What is ethnoveterinary medicine?

Evelyn Mathias, October 2001

Ethnoveterinary medicine refers to people’s knowledge, skills, methods, practices and beliefs about the care of their animals (McCorkle 1986).

bullet Ethnoveterinary versus modern medicine
bulletAspects of ethnoveterinary medicine
bulletVariations in ethnoveterinary medicine

 

Ethnoveterinary versus modern medicine

Farmers in West Java, Indonesia, raise their goats and sheep in sheds on stilts with a slatted floor, and feed them with cut fodder. As a result the animals have few intestinal worms. If an animal gets ill, the farmer drenches it with a preparation of herbs using recipes learned from her parents or husband. 

While West Javanese smallholders commonly boil parts from several herbs, Samburu pastoralists in Kenya often make medicines by soaking just one plant. 

These are only two examples of the many ways livestock raisers all over the world keep their animals healthy and productive. ‘Ethnoveterinary medicine’ contrasts the knowledge developed by local livestock holders from the scientific or ‘allopathic’ veterinary medicine taught at universities. Both are dynamic and changing. Like scientific veterinary medicine, ethnoveterinary practices have been developed through trial-and-error and deliberate experimentation. But ethnoveterinary medicine is developed by farmers in fields and barns, rather than by scientists in laboratories and clinics. It is less systematic and less formalized, and is usually transferred by word of mouth rather than in writing. 

Ethnoveterinary information is in danger of extinction because of the current rapid changes in communities all over the world. In fact, many communities nowadays use a mix of local and modern practices.

Promoting the conservation and use of ethnoveterinary medicine does not mean downgrading or ignoring the value of modern medicine and attempting to replace one with the other. However, it does mean recognising that both types have their strengths and limitations. In some instances, they complement each other, in others, local practices will be the better choice, and again in others modern practices should be recommended (see Limitations and strengths).

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Aspects of ethnoveterinary medicine

Ethnoveterinary medicine is often taken to mean using medicinal herbs. However, it has more to offer: 

Information: Stock raisers commonly know when their animals are sick. They can describe the disease signs, which season the disease commonly strikes, and what types of animals are affected. They also know where to find the best pasture, how to avoid tsetse-infested areas, where to find saltlicks, and many, many other things. 

Practices: This is much wider than just the use of herbal medicines. It also covers bone-setting, vaccination against pox and other infectious diseases, branding, and careful management practices. 

Tools and technologies: These range from simple tools such as thorns to vaccinate animals, to complex animal housing adapted to local conditions. Farmers are familiar with the various materials available in their environment, and skilfully take advantage of their various qualities.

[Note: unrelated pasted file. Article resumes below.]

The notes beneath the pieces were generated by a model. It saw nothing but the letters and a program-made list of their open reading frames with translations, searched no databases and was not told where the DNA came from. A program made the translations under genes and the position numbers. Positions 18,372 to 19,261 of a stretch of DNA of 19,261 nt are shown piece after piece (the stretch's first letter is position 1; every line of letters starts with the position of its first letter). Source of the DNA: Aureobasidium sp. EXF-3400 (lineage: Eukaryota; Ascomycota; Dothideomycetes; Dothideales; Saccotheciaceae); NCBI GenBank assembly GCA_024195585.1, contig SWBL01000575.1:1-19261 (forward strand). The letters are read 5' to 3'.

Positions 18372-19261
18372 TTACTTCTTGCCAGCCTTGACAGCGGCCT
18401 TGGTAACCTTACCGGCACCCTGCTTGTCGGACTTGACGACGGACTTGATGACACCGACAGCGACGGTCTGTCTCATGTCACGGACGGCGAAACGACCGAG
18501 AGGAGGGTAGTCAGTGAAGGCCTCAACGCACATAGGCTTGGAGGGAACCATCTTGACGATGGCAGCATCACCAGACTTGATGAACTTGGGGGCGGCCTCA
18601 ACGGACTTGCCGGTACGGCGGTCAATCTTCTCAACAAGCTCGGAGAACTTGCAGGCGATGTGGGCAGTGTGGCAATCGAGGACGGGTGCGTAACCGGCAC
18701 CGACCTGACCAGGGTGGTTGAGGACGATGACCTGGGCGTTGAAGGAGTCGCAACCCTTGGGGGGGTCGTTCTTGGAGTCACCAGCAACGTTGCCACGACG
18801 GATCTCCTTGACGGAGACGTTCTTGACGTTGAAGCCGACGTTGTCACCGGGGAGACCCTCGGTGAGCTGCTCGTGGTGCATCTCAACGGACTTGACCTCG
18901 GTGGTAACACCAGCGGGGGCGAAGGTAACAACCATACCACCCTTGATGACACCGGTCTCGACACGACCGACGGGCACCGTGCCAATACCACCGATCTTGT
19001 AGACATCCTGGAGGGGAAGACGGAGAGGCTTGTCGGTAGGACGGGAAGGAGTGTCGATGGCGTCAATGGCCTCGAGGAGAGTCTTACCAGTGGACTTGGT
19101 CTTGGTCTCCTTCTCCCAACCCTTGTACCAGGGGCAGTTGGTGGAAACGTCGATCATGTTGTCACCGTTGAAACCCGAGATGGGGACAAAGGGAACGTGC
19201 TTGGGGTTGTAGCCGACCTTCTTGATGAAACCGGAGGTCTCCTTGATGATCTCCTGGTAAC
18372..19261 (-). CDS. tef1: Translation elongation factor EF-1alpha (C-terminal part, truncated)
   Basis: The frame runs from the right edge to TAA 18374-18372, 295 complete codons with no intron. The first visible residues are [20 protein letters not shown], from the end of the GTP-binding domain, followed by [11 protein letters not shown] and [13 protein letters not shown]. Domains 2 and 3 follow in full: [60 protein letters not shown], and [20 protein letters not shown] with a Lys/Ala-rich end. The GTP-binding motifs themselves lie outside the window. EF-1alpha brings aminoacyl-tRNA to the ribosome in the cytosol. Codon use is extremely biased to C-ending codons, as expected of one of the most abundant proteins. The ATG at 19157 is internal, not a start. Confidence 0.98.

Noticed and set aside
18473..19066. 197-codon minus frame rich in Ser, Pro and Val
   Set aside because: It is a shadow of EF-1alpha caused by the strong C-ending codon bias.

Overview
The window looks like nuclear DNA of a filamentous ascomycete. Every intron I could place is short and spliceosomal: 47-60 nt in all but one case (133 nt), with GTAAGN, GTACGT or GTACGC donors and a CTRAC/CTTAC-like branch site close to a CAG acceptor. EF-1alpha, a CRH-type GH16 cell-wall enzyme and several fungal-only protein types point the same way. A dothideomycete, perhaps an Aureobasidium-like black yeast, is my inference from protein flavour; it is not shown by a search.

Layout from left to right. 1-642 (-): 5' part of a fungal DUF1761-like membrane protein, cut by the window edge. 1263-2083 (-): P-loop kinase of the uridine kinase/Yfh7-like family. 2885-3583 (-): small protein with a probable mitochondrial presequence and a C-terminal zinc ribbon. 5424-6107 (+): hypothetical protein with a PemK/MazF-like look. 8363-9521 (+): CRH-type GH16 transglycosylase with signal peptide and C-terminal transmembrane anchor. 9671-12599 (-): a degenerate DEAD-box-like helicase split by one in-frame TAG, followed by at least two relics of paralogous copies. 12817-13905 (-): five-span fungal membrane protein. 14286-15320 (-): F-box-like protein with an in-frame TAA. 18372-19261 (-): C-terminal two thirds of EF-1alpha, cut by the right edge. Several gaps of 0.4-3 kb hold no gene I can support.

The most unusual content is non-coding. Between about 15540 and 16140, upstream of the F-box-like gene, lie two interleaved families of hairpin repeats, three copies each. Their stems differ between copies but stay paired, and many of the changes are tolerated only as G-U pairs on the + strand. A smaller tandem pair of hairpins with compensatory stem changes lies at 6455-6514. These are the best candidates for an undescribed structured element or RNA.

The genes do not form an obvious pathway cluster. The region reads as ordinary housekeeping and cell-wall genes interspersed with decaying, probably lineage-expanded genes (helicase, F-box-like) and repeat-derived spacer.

Beliefs: Beliefs are commonly thought of as superstitious -- something negative that has to be suppressed. Still, some beliefs can be very useful because they improve the animals’ condition or prevent them from getting sick. Examples are the feeding of salt that has been blessed, protecting animals against evil winds, and not letting animals on pastures where other animals have died from diseases such as anthrax. So it is advisable to have a close look at beliefs and encourage these if they promote animal health. 

Breeds: Local breeds, such as dairy buffaloes, are the outcome of centuries of selection. At first sight, they may produce less than introduced breeds, but they may not score as poorly if both input costs and outputs are considered, instead of only the outputs. Local breeds are presently receiving increased attention in connection with attempts to conserve their dwindling genetic resources. 

Human resources: Knowledgeable farmers, herders and local healers are treasurers of knowledge and can be valuable partners in development projects.

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Variations in ethnoveterinary medicine

Ethnoveterinary medicine differs not only from region to region but also among and within communities. Depending on the work division and professional specialisation, men may know more about large animals while women commonly are more familiar with small animals or with certain type of diseases such as mastitis and neonatal care. Hunters may have a wealth of information on hunting dogs. Knowing about such differences can be crucial in the selection of respondents in research and partners for extension approaches, the design of training courses, and the selection of trainees for community-based animal health workers.

References
Mathias-Mundy and McCorkle 1989, Martin et al. 2001

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